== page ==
The Speedy Skipjack-Class Changed U.S. Submarines Forever

The Speedy Skipjack-Class Changed U.S. Submarines Forever

They made history. Here's why. 

During the Cold War, the United States Navy developed what were arguably the first truly modern submarines with the Skipjack-class, which combined two new innovations – nuclear power and a "tear drop" hull design, which reduced underwater resistance and allowed greater submerged speed and maneuverability. Both technologies had already been used, as the USS Nautilus was the world's first nuclear-powered submarine when it was launched in 1954, while the USS Albacore was the first to feature the "teardrop" hull when it entered service in 1958.

However, as a "top to bottom" new attack submarine design it used nuclear propulsion and featured the new hull design. In addition the USS Skipjack – the lead boat was named after the Skipjack tuna – was also the first nuclear submarine to utilize a single shaft, and the placement of the bow planes on the sail helped reduce the flow noise at the bow-mounted sonar. The fish-shaped subs, which were a departure from the "cigar-shaped" hulls, became the basis of all future American submarines.

Construction on the lead ship of her class was laid down in May 1956 by the Electric Boat Division of the General Dynamics Corporation, and USS Skipjack was launched on May 26, 1958. The boat was 252 feet in length, 31 feet at the beam. She was 3,070 tons surfaced and 3,513 tons submerged, and had a speed of 15 knots surfaced and 29 knots submerged. Unlike other submarines of the era, the S5W nuclear-powered reactor meant that the Skipjack­-class boats could remain submerged most of the time.

The boat featured six 21 (533mm) torpedo tubes at the bow, and was armed with 24 torpedoes, which included the Mark 37, Mark 14, Mark 45 ASTOR nuclear torpedoes and/or Mark 48 torpedoes.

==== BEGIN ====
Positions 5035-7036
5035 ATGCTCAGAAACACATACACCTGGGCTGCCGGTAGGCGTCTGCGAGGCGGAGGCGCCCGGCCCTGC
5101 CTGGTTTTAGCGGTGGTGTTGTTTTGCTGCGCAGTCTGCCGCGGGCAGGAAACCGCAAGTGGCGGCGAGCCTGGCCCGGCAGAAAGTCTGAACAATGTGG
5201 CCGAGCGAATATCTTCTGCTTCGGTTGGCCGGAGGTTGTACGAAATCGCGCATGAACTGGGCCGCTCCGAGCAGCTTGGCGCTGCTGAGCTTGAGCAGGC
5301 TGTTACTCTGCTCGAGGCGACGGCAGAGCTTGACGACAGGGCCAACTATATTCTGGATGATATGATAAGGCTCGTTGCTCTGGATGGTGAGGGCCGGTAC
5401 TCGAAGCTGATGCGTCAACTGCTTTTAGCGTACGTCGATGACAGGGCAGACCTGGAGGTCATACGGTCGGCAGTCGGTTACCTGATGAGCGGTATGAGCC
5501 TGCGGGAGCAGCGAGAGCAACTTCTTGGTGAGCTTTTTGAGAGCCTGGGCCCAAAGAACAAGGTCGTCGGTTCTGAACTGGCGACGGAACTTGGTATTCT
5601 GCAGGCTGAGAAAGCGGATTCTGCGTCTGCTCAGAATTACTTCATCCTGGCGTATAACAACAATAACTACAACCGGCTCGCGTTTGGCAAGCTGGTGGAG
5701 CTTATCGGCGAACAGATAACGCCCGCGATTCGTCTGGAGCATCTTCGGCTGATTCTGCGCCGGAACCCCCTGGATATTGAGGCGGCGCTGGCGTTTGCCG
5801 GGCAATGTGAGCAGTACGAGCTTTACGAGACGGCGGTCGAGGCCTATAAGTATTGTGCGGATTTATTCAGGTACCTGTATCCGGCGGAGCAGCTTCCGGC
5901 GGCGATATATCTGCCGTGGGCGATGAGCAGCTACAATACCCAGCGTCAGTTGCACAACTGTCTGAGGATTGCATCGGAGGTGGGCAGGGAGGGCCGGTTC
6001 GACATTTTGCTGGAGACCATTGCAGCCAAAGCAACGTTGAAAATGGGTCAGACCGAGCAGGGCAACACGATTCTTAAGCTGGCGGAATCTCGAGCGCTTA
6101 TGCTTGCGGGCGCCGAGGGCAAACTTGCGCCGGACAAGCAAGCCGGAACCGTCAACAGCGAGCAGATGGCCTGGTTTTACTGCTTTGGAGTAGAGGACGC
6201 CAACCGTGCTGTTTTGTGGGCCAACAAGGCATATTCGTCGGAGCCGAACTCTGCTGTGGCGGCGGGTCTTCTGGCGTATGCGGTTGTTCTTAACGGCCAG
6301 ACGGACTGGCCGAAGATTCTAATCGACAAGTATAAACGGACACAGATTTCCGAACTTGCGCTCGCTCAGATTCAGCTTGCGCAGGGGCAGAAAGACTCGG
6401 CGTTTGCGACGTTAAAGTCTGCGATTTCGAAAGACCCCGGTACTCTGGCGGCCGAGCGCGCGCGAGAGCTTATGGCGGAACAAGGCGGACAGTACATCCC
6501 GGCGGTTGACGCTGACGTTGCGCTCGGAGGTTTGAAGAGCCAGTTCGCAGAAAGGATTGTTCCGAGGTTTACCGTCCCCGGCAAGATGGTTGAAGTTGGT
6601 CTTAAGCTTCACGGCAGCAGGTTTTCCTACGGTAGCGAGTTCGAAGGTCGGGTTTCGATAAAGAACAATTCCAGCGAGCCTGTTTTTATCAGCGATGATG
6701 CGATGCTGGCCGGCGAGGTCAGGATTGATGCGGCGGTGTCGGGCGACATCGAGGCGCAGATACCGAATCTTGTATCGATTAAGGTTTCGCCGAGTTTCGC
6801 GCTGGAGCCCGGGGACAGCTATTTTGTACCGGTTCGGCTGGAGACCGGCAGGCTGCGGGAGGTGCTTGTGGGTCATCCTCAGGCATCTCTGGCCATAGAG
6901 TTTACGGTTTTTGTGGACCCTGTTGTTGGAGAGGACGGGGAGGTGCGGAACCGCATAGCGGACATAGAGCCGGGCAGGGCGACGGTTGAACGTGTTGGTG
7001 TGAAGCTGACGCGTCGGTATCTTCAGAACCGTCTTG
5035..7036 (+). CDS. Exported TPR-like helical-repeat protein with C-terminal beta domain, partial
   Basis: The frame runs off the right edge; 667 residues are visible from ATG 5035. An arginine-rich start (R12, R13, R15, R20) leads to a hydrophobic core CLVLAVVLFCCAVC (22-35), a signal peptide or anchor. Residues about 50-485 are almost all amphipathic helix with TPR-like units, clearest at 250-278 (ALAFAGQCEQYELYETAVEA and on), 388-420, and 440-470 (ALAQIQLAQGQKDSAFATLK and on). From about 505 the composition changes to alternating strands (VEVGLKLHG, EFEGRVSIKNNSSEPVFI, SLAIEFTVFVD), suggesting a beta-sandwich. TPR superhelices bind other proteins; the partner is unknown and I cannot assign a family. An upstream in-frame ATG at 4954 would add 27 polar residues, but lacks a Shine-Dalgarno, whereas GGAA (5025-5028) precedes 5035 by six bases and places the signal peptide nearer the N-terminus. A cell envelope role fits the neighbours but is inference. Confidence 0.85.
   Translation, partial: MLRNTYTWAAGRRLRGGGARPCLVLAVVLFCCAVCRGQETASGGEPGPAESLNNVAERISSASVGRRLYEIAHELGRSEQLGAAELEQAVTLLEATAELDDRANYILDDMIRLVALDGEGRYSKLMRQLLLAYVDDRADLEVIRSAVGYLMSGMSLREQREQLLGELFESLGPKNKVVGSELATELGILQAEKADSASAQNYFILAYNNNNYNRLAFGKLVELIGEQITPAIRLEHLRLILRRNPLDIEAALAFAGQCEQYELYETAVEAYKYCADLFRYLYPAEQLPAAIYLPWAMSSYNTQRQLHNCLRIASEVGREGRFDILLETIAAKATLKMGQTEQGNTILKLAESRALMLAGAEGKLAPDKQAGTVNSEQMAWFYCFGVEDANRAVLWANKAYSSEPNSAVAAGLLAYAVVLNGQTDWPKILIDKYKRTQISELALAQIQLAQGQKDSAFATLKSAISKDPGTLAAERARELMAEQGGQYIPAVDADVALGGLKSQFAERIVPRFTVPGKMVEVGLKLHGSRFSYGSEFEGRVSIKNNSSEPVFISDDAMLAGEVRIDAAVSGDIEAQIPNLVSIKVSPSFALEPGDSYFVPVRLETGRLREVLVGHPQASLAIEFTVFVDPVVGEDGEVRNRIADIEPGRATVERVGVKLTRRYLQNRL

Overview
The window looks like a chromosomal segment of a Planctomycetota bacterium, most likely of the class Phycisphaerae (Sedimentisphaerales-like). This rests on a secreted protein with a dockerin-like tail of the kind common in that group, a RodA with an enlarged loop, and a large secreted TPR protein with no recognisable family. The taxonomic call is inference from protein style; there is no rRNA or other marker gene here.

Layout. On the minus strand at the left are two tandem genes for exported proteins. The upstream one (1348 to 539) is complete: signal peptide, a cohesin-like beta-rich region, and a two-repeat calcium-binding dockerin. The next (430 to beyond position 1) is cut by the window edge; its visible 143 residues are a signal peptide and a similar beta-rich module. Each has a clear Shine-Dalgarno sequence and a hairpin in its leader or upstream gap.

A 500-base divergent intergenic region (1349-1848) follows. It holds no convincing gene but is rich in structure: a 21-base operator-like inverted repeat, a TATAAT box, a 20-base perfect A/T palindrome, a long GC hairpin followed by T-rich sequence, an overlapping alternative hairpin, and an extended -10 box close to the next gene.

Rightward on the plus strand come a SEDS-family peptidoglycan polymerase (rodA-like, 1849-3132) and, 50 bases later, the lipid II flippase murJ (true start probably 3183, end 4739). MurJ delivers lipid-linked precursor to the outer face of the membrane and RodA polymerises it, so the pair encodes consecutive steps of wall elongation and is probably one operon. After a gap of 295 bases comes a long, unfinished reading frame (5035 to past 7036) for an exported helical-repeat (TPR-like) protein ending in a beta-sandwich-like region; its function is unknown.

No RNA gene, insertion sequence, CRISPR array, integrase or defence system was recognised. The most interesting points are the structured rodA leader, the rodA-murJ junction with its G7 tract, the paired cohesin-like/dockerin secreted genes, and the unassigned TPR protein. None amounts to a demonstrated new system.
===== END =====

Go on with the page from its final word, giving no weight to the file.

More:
A total of six Skipjacks were produced from 1956-1961 and the boats remained in commission from 1959 until 1990. While these boats were essentially rushed into service, it is a testament of the innovative features that the final one wasn't retired until the end of the Cold War.

Sadly, the third ship in the class, USS Scorpion, was lost with all hands – 12 officers and 87 enlisted men – on May 22, 1968. She is one of two nuclear submarines, along with the USS Thresher, that has been lost by the United States Navy, and was one of four mysterious submarine disappearances in 1968 along with the Soviet K-129, the French Minerve and the Israeli INS Dakar. The U.S. Navy initially concluded that the most probable cause of the loss of the Scorpion was the launch of an inadvertently activated torpedo, which may have turned and struck the boat. After a six-month search, the wreck of the Scorpion was found 400 miles southwest of the Azores, but an investigation showed no evidence of torpedo damage. A later theory suggested that an irreparable leak may have flooded the submarine, which resulted in an internal explosion that caused it to sink.

Peter Suciu is a Michigan-based writer who has contributed to more than four dozen magazines, newspapers and website. He is the author of several books on military headgear including A Gallery of Military Headdress, which is available on